And that’s the way it stayed until one out in the ninth. Corey Dickerson reached on an infield hit to open the ninth againstl Amir Garrett. With one out, Austin Meadows reached the right field bleachers with a home run that sliced the advantage to 5-4 before Jared Hughes came on to get the final two outs to snag a save.

All nine runs in the game came on home runs — four swings of the bat. Suarez’s, though, counted the most and enabled the Reds to take the series from the Pirates two games to one and finish the homestand 3-and-4.

The Reds, struggling offensively of late, did not have Joey Votto (5 for 27, .185) in the starting lineup, nor did they have Tucker Barnhart (5 for 22) or Billy Hamilton (2 for 19),

Some of the players manager Jim Riggleman had in the lineup were swinging frozen bats, but he couldn’t rest bench everybody.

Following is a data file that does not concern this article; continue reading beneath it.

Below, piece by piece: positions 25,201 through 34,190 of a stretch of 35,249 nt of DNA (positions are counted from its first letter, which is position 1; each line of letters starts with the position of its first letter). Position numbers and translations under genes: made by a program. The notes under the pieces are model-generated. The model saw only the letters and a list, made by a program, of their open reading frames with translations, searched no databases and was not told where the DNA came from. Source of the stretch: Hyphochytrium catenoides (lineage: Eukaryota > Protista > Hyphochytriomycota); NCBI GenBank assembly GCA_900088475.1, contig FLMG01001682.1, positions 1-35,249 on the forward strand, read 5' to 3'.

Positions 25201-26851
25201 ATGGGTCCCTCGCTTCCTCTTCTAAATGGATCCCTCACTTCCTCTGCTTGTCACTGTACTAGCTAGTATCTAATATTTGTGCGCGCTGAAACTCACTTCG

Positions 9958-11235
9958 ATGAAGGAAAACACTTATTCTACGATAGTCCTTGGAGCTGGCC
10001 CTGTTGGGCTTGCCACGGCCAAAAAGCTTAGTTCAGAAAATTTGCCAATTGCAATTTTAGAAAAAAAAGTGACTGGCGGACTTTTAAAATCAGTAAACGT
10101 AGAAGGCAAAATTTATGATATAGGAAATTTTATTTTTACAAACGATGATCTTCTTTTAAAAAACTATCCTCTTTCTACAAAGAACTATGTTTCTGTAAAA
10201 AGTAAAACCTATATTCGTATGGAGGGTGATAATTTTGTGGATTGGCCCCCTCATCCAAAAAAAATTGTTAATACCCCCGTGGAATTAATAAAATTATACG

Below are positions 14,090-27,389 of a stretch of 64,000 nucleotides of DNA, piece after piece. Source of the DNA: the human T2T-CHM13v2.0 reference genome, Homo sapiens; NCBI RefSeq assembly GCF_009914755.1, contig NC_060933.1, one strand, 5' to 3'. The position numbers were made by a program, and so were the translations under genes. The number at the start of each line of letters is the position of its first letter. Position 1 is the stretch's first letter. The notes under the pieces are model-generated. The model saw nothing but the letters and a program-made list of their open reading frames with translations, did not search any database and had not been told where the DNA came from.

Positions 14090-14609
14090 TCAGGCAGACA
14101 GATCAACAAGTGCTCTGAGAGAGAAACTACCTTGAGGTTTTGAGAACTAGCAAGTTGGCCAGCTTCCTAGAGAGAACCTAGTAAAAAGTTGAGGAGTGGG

—Winker was 3 for 21 when the game began but had two hits, a single and his home run.

—Jose Peraza was 2 for 20 and is now 2 for 23 after going 0 for 3.

—Adam Duval was 0 for 11 and 1 for 13 when the game began and is now 1 for 17 and 0 for 15 after going 0 for 4 4with two strikeouts.

—Suarerz was 4 for 21 when he saved the day for the Reds and Castillo with his grand slam.

—Rookie Brandon Dixon, 0 for 4 for his just-born major league career, made his first major league start, playing first base while Votto rested, and pounded three hits, including a double in the eighth inning for his first extra base hit.

“That was a good win against a good ball club,” said manager Jim Riggleman. “After last night’s late game we felt there were a couple of guys we needed to get off their feet (Votto, Barnhart) so to be able to win that game with a couple of guys off, that was big.”

Dixon filled in admirably at first base for the resting Votto with his three hits. His first major league hit came in the fourth inning when the right handsed Dixon poked an oppostie-field single to right field.

“In today’s world, if you hit a ground ball the other way you have a chance for a hit because everybody shifts,” said Riggleman. “So I hope he can do that — not just feel for it, but drive the ball that way. That’s good hitting.”